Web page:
Data breaches

What is it?

We speak of a data breach when personal data falls into the hands of someone who should not have the data.

In 2018, 20,881 data breaches were reported to the Personal Data Authority (AP). In 2019, there were 26,956. In 2020, 23,976 data breaches were reported.

  • As a gaffe. The most common type of data breach is the sending or handing over of personal data to the wrong recipient. The loss (leaving it on the train) or theft of a laptop or USB stick is the most common type of data breach. Most data breaches are therefore the result of human error.
  • Intentionally. Data breaches can also be deliberately caused by a third party. Sometimes for fun, but often to make money.
What can it mean for a sex worker?

Your data can become part of a data breach. What data and how big the damage is then if it is related to sex work is hard to predict.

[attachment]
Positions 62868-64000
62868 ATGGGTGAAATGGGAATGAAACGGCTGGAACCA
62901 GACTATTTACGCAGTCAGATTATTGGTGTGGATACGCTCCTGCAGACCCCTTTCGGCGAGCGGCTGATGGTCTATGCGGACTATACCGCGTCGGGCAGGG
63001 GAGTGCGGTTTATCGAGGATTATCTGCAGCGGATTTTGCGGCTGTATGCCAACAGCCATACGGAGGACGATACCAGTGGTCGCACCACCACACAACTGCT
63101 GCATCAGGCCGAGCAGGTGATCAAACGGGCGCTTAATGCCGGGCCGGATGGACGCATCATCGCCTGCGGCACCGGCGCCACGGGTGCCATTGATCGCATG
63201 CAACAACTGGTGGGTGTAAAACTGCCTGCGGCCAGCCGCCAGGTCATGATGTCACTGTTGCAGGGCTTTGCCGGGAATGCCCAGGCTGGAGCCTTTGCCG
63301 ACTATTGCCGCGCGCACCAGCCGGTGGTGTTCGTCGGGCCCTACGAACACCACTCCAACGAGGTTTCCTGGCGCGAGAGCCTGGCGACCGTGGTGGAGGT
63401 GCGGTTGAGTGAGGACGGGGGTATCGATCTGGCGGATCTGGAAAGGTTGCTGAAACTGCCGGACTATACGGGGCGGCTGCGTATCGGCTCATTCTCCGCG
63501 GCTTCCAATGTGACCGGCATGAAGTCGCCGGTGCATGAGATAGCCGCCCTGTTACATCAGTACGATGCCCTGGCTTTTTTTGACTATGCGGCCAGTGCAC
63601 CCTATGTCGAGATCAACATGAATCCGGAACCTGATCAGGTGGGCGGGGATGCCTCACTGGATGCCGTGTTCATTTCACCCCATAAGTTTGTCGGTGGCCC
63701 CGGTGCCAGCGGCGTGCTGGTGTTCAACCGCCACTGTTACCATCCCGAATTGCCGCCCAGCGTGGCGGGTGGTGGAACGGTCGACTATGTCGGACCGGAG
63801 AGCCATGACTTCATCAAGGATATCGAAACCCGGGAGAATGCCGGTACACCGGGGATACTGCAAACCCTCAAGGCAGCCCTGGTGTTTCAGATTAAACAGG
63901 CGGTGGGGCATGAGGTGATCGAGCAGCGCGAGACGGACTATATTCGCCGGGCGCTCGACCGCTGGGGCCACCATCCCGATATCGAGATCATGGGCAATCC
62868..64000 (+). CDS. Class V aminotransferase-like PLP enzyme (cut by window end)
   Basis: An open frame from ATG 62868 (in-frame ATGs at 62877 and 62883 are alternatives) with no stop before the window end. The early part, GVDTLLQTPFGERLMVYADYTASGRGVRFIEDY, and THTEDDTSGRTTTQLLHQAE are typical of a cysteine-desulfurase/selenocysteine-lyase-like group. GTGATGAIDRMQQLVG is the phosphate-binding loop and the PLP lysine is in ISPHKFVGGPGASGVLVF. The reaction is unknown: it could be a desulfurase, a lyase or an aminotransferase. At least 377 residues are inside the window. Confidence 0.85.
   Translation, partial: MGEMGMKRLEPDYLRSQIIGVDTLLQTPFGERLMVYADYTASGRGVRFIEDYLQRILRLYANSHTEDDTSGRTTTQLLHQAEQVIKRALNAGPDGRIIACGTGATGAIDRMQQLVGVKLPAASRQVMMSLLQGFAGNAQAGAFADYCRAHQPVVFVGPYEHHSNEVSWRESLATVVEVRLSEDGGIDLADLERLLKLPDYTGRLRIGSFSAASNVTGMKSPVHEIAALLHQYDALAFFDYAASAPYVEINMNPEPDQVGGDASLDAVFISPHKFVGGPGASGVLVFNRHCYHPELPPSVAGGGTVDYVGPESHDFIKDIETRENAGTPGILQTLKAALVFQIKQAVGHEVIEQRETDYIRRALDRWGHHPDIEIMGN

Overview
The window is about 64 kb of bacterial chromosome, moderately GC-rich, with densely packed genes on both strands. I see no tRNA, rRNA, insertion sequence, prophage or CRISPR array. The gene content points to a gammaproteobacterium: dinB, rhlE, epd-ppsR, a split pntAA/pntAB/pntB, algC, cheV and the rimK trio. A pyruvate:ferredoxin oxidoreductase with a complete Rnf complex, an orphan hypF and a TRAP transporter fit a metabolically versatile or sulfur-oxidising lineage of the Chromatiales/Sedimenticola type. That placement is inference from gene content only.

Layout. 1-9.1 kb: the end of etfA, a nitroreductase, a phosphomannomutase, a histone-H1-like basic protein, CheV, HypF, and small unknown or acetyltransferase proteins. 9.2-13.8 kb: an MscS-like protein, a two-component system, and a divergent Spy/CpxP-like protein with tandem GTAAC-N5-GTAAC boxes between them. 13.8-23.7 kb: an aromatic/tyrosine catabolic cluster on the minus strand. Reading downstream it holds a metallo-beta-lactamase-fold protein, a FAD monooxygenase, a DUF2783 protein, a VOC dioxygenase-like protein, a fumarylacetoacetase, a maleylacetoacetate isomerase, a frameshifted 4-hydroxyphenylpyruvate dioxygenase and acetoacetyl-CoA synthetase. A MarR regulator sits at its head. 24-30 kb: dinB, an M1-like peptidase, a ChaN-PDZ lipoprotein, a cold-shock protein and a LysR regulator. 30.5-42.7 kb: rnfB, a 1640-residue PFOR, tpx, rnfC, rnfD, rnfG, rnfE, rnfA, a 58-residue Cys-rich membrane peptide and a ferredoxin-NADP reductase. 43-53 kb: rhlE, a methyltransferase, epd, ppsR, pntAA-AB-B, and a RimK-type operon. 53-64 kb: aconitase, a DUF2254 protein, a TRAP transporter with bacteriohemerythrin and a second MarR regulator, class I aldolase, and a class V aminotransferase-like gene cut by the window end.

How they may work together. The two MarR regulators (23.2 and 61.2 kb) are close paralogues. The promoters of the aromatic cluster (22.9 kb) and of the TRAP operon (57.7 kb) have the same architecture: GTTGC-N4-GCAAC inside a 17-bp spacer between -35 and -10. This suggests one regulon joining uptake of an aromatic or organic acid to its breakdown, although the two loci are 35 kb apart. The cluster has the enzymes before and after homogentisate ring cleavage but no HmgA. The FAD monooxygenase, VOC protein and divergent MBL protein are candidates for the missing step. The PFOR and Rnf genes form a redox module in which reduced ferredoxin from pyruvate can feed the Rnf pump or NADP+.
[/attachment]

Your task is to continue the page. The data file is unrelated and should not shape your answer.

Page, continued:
But do you know that if you lose your (work) phone or your laptop with your clients' data on it, you could cause a data breach yourself? In fact, if you work as an independent contractor, you should report this to the AP as a data breach. But in practice this is unlikely to happen. It would be nice to inform those around you.

What can you do?

If you think your data is in a data breach you can file a report with the AP, but usually that notification has already been made for large-scale data breaches.

You can especially do your best not to cause a data leak(s) yourself. Sometimes it goes wrong if you send an email CC to everyone instead of BCC. But above all, protect your devices well, so that if they are stolen or lost, your, your colleagues' and your customers' data do not end up on the street.

Continue reading

There are websites where data breaches are tracked (and of course the AP also comes out with annual reports).